National Defense College students, faculty apprised of SEARCA initiatives for innovative, sustainable agriculture

NATIONAL Security students with faculty and academic support staff from the National Defense College of the Philippines (NDCP) recently visited the Southeast Asian Regional Center for Graduate Study and Research in Agriculture (SEARCA) and were briefed on food security.

Led by Prof. Dr. Alan Lachica, the 17 NDCP students taking up Master in National Security Administration (MNSA) are composed of 11 military officers from the Philippine Army, Navy and Air Force; two military officers from Indonesia and Pakistan; and four civilians from the Philippine government and the private sector.

The delegation is part of the 65 MNSA Regular Course No. 57 students from seven countries. They were divided into groups that went to Regions 4A, 4B, 5, and 6 to conduct the National Security and Development Study (NSDS) during their academic field trips.

Integral to the MNSA course, NSDS enables the students to interact with key stakeholders and institutions and identify critical challenges and strategic prospects for development and national security, according to the NDCP.

SEARCA hosted the 17 MNSA students whose focus was on Region 4A comprising the province of Batangas, Cavite, Laguna, Quezon, and Rizal or Calabarzon.

Dr. Glenn Gregorio, SEARCA director, said the delegates' field visit also centered on agricultural research and development programs and initiatives for innovative and sustainable agriculture industry underscoring the importance of innovative and sustainable agriculture programs for food security.

"If you have food security, you have national security," Gregorio told the NDCP delegation explaining that these are intertwined and that rice sufficiency could contribute to national security.

A briefing on SEARCA's Research and Thought Leadership (RTL) and Emerging Innovation for Growth (EIG) programs and activities were led by Dr. Pedcris Orencio, SEARCA Program Head for RTL, and Glenn Baticados, SEARCA Program Head for EIG.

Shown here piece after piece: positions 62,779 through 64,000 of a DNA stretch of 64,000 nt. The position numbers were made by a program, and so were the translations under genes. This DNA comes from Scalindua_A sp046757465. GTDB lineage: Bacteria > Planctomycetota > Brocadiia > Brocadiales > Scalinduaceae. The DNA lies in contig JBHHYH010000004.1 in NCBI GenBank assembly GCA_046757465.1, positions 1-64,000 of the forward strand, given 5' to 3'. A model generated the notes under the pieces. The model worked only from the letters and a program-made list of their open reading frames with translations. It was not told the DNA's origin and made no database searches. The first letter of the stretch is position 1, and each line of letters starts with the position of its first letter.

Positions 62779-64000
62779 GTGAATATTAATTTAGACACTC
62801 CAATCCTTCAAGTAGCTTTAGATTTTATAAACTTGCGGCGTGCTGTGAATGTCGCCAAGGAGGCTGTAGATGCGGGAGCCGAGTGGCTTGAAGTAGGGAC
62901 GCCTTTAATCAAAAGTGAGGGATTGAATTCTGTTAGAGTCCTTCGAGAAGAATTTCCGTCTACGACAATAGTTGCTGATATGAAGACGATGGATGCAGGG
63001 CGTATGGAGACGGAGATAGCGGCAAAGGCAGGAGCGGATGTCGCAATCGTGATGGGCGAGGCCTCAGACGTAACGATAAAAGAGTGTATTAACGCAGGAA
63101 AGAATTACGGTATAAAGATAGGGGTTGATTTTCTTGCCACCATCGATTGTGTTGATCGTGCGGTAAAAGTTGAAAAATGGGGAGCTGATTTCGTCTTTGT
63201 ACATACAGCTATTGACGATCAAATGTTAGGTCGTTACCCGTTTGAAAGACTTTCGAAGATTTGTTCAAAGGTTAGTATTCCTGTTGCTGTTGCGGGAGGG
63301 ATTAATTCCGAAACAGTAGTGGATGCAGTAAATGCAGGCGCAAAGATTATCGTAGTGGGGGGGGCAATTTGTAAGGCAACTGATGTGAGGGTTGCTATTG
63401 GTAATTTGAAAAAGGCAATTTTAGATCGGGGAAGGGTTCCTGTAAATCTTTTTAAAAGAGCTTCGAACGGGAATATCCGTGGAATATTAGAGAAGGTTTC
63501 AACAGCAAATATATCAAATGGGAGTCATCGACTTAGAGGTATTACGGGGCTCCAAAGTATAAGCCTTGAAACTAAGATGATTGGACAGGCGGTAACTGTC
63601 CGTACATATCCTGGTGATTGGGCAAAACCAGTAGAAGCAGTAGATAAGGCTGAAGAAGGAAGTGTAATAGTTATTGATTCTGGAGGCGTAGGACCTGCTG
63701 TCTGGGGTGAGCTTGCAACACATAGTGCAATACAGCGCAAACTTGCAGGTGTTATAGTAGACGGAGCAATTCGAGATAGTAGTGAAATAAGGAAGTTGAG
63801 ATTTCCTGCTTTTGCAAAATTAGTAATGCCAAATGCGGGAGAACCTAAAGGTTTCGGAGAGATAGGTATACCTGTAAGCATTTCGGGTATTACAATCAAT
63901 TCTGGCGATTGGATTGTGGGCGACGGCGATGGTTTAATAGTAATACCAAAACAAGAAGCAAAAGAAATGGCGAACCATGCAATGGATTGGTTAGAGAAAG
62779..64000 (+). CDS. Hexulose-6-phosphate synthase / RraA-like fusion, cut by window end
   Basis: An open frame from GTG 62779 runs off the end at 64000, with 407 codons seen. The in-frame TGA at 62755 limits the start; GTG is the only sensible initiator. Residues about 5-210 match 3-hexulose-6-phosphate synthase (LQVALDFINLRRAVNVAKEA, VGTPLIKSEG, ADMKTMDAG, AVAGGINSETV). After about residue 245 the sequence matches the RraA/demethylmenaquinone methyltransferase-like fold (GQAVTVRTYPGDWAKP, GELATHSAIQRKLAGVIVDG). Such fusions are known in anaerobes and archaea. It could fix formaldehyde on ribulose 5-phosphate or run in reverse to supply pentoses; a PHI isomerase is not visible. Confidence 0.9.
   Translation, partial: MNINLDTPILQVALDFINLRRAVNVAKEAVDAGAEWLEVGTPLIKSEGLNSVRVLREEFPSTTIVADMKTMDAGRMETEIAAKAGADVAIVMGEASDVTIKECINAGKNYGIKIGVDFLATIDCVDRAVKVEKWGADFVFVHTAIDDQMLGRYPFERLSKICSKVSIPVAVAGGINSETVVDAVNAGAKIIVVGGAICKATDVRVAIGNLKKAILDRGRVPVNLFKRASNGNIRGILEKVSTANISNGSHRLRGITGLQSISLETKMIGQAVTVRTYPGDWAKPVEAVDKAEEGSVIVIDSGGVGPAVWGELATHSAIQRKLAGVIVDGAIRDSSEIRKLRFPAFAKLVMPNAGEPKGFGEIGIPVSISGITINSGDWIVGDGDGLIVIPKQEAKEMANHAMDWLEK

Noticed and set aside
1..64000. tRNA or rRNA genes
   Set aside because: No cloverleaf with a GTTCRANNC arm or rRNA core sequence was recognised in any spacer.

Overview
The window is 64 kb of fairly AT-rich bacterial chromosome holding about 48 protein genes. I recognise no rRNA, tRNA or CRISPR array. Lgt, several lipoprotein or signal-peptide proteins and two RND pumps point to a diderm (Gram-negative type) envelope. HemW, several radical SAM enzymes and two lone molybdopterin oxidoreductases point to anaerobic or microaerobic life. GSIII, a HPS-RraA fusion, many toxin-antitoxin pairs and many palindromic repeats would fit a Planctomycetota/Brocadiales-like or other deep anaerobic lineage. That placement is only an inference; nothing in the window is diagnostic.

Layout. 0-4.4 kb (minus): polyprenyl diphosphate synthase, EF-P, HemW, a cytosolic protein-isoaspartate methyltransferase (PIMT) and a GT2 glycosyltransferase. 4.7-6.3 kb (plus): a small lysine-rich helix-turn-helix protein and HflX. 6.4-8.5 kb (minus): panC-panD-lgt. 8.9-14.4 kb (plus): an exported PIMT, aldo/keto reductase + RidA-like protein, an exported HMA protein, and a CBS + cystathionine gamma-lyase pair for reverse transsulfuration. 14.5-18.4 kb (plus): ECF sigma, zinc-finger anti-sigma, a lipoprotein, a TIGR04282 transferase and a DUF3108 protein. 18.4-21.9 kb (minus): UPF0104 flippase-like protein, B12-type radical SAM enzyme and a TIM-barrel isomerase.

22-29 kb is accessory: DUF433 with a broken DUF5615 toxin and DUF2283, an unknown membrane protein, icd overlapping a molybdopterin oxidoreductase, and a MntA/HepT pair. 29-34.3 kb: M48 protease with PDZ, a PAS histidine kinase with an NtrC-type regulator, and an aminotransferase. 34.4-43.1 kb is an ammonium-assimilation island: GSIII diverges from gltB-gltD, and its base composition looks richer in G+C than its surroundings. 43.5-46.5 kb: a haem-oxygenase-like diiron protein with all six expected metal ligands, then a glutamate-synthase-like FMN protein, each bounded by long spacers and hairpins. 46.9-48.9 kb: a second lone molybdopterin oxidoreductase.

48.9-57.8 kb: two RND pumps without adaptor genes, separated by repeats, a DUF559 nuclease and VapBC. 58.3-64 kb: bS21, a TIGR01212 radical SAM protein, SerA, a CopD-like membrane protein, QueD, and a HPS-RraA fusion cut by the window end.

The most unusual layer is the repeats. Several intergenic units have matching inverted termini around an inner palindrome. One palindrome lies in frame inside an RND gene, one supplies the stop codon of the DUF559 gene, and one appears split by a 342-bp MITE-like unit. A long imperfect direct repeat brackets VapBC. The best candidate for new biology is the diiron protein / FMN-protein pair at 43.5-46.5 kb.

Orencio and Baticados responded to questions about opportunities for collaboration on social enterprises along the value chain, efforts on the ground to help farmers resilient to climate change, and additional information on some of the innovations presented.

During the briefing, Orencio noted that SEARCA has bridged the gap between the knowledge from research and technologies it is pushing and the capacity and willingness of farmers to adopt these new ideas and tools.

He said SEARCA was able to do this by empowering the farmers with training, technical assistance, services for technology development, and additional innovations together with partner institutions.

Baticados also pointed out that SEARCA also tries to involve the whole farming family in the design of the technology or innovation that they want to implement in their community.

"You will be surprised that the farmers are really excited and they really wanted to be engaged. And seeing that they have that kind of ownership makes it easier for us to initiate adoption of new technology," he added.

Baticados said they have also tried to engage the farmers' children for them to understand that farming is not just hard work but a lot of opportunities.

"At the end of the day, agriculture is the key to economic recovery," he said citing agriculture's positive performance during the pandemic.

Lachica expressed thanks to SEARCA for the warm welcome and noted that the NDCP and SEARCA have shared a common characteristic and that is both are graduate institutions tasked to develop and nurture future leaders in their respective fields of responsibilities – national security for NDCP and agriculture and rural development for SEARCA.

He said he was impressed that while the NDCP students only focus on national security, SEARCA is actually much higher than what they are doing and that the center's calling is much more reverent and crucial than what they are doing.

"We are just focused on national security; you are focused on the security of humanity and to ensure that the future generations will be secure insofar as basic needs for life is concerned, which is food," Lachica said.

"The discussions that we had about agriculture is not just an eye-opener again for us, but it also points us to the thinking how crucial agriculture really is not only to national security but also global security," he added.

The NDCP group also toured the SEARCA Hub for Agricultural and Rural Innovation for the Next Generation or Sharing, an interactive museum that is nearly fully operational.